The result was a terrific listing of many unheralded yet rewarding wines. Tannat, for example, featured prominently with no few than four bloggers tasting this burly red grape and three of them tasting it both from its native France and comparing it with versions from Uruguay. Bloggers explored many remote corers of Italy, the country that produced the most tasting notes. Even the good old USA got some grapes written up, though only one Norton and assorted hybrids and clones developed to become indigenous.

Bonus points were awarded to those bloggers who dared to compare–two versions of the grape, from the homeland and a new home. The bonus points committee also rewarded bloggers who were able to try the grape in its growing area since, they too, were going native.

Without further ado, let’s go to the roundup! Read more…

Touriga Nacional up the Douro, WBW 37


When I attended a tasting last fall in New York and tried a serious wine from the Douro, I inquired as to the the grape variety.

“Field blend,” came the reply.

I laughed. What’s this “field blend” stuff? Can’t these Portuguese keep track of which grape vines they have in their vineyards? Well, after my trip to the region last week, I learned there’s a method to the apparent madness: many of the oldest vineyards were intentionally planted with a row of this and a row of that to be harvested at the same time and go into port. Table wine producers have tended to keep that same old vineyard blending to make lovable mongrel blends instead of purebreds, single varieties of the New World. Hey, if it works in Chateauneuf, why not elsewhere?

In planting new vineyards, some vineyard owners aim to repeat the traditional “field blend” approach of co-mingling varieties in the vineyard while others take a single vineyard, single variety approach. Thus many of the single vineyard wines from the region tend to be from newer vineyards.

The grape variety touriga comes in various forms in the region but none seems more prevalent than Touriga Nacional–it’s “national” for crying out loud! Read more…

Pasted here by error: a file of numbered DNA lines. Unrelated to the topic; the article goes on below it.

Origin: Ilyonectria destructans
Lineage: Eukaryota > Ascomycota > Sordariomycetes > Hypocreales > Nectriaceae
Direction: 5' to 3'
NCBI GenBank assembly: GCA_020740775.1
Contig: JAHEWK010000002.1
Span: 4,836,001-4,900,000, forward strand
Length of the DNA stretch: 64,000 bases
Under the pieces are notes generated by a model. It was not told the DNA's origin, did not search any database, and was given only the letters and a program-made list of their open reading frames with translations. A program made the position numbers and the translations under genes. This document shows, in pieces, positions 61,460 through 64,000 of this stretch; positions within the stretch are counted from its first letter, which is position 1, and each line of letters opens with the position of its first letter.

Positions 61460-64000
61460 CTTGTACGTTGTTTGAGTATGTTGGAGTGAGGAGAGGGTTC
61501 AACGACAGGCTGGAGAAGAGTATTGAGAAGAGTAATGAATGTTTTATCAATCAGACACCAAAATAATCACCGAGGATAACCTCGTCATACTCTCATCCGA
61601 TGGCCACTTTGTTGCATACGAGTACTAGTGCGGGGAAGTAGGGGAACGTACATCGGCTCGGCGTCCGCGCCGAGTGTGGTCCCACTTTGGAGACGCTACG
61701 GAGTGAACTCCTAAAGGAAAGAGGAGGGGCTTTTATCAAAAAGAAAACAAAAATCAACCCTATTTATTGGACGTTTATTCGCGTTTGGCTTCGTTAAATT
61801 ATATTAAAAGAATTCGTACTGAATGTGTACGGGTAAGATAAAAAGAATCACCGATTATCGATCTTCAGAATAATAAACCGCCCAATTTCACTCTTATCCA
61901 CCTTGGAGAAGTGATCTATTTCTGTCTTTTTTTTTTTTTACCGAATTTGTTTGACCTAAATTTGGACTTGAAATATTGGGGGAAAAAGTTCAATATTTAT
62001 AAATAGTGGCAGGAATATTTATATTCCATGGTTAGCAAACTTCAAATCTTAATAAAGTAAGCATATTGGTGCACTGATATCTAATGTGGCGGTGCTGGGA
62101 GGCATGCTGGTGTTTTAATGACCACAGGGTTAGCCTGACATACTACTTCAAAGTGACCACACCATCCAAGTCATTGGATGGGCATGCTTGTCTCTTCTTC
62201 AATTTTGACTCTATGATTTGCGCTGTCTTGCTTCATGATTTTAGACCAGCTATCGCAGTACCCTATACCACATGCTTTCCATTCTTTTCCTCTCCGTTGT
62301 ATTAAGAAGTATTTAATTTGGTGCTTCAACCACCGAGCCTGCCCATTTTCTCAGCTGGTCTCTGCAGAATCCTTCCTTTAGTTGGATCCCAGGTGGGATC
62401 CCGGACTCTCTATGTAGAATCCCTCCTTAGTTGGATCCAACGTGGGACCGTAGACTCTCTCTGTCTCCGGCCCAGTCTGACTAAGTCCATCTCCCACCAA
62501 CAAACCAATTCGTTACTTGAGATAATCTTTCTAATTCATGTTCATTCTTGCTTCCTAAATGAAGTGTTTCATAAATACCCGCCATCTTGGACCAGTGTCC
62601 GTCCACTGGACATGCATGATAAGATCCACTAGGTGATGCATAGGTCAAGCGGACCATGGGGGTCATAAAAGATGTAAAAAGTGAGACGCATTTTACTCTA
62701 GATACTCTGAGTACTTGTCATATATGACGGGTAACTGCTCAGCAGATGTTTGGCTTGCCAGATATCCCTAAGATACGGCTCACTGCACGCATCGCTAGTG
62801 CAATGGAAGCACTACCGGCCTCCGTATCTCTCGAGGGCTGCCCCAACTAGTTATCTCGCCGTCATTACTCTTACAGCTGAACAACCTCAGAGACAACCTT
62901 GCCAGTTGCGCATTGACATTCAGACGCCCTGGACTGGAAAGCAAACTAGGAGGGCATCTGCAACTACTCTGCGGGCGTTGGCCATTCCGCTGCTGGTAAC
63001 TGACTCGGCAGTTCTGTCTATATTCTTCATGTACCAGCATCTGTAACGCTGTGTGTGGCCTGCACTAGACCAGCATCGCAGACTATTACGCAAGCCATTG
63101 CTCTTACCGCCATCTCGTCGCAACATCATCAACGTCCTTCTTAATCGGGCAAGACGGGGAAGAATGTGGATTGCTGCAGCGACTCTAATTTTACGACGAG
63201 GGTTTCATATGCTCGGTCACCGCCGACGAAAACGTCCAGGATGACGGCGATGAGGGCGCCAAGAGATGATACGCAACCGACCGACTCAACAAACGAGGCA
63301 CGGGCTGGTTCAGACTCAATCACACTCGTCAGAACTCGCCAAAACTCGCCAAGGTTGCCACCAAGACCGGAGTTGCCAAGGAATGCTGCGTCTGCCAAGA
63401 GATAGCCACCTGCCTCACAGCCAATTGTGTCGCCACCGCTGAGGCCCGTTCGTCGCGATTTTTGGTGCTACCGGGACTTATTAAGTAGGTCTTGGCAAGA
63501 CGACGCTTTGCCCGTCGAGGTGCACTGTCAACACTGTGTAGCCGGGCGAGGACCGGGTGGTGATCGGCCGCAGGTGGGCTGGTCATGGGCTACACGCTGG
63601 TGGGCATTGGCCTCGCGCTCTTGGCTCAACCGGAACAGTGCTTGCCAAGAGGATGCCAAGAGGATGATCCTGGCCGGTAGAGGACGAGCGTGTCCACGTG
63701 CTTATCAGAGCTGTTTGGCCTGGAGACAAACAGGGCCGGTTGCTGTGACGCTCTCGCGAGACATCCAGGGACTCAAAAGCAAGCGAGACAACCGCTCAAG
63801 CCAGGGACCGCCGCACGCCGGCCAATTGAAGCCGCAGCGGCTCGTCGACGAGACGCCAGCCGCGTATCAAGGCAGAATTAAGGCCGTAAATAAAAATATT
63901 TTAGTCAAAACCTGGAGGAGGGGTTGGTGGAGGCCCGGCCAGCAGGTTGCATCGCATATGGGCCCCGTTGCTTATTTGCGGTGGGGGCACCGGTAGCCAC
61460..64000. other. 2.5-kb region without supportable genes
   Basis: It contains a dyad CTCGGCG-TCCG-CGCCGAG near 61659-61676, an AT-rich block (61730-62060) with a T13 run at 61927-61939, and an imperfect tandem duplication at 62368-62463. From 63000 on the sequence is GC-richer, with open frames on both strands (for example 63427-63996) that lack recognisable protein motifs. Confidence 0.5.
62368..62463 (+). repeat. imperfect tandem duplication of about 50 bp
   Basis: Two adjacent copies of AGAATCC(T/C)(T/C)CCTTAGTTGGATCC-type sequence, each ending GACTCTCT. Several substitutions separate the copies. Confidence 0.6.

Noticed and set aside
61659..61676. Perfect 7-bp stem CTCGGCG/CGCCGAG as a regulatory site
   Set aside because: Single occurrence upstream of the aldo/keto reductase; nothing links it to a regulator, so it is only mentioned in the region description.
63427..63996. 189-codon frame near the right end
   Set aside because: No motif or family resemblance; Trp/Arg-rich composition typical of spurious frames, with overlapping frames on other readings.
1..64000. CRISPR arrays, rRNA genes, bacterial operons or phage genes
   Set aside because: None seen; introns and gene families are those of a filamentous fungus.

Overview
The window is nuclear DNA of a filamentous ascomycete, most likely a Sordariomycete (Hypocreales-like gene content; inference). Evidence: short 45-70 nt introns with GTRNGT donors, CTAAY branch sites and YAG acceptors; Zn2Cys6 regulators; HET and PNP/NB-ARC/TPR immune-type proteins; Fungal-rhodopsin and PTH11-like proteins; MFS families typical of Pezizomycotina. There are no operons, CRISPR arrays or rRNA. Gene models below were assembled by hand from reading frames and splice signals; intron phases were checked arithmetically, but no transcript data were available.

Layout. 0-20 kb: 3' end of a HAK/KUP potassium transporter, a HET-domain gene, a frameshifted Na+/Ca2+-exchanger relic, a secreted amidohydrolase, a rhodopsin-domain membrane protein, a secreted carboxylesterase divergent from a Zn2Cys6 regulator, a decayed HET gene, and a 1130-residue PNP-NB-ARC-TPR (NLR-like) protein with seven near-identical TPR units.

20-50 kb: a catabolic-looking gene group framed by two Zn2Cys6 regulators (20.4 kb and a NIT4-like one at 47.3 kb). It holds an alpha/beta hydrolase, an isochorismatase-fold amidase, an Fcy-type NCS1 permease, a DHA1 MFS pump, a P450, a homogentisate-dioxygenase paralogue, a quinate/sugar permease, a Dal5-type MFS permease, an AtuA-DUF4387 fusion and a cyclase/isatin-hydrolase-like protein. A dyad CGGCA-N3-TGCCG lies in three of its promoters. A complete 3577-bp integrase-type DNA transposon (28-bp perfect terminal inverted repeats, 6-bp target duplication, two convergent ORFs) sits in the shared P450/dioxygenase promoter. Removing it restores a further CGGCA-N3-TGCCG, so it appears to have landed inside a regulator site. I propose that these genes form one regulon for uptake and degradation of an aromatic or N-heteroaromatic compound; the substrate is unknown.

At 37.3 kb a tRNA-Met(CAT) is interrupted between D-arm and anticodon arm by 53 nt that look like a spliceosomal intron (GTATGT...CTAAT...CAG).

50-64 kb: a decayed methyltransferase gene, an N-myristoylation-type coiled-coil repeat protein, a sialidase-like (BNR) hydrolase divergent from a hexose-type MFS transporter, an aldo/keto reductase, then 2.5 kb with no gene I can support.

Reminder: WBW is one week away!

Just a quick reminder that I hope you are getting ready to “go native” one week from today!

That’s right, I’ve chosen the theme of indigenous grape varieties for this month’s theme. So you still have a week left to select, drink and write a brief tasting note about your wine made from an indigenous grape variety. Bonus points are available for those who drink said wine actually IN the region and even more bonus points can be yours if you do a comparison between old and new. The “big six” grape varieties are banned. Get the whole scoop in the original announcement.

So what are you waiting for? Get your agioritiko into gear!

See more about Wine Blogging Wednesday

Go native! Wine Blogging Wednesday #37 – indigenous grape varieties


Say goodbye Chardonnay and hello Falanghina! Or Romorantin! Mencia or, heck, Moschofilero! If you have just been waiting to venture off the beaten path, now is your chance to try an obscure grape variety from it’s homeland! The justification is the 37th edition of the internet wine juggernaut known as Wine Blogging Wednesday and our theme is to “go native” and try an indigenous grape variety!

Italy alone claims to have 2,000 of them. Spain has many, Portugal maybe even more. Greece is a hotbed of all things ancient, including some grape varieties that are coming back. And even the good ol’ USA has Norton and Scuppernong!

So here is your assignment, should you chose to accept it: sometime between now and September 12, pick a wine made from a grape variety that comes from a place it might call home. Taste it and write up a tasting note (our translators are standing by for foreign language contributions!) on your blog on that day mentioning your involvement in WBW and linking here if you choose. If you don’t have a blog but would still like to participate, then feel free to email me your notes. Then I will round up all the posts and notes, linking back to you, and we will have a giant list of wines from off the beaten path that are hopefully fun and delicious.

Some suggestions, prohibitions and outrageous bonus points opportunities:

France is the homeland to many grapes, so if you decide to venture there, skip the big six grapes (Riesling, Chardonnay, Sauvignon Blanc, Cabernet Sauvignon, Merlot, and Pinot Noir) since we’re trying new stuff. That still leaves plenty of things to try from la belle France.

There are many resources available to find out more about grape varieties. Appellation America has a witty, pictorial guide. Steve De Long has his beautiful Wine Grape Varietal Table (for a quick and dirty list, check his Wine Century Club form). And with a regional focus, the current issue of Food & Wine has a story by Ray Isle on “12 (Italian) grapes that are essential to know.” Feel free to post links to more resources in the comments.

Major bonus points will be given for either of two things. First, to anyone who drinks said wine IN the place where it is grown. Second, if you pair a grape from two growing areas including the ancestral home AND a new home (e.g. malbec from Cahors and Mendoza) you will win even bigger bonus points. Just what these bonus points accumulate to has not been decided and, like airline miles, they are susceptible to devaluation at any time. (Bonus points will probably be some form of additional bolding, gold stars and heaps of respect and admiration.)

So happy tasting and I look forward to your notes on September 12!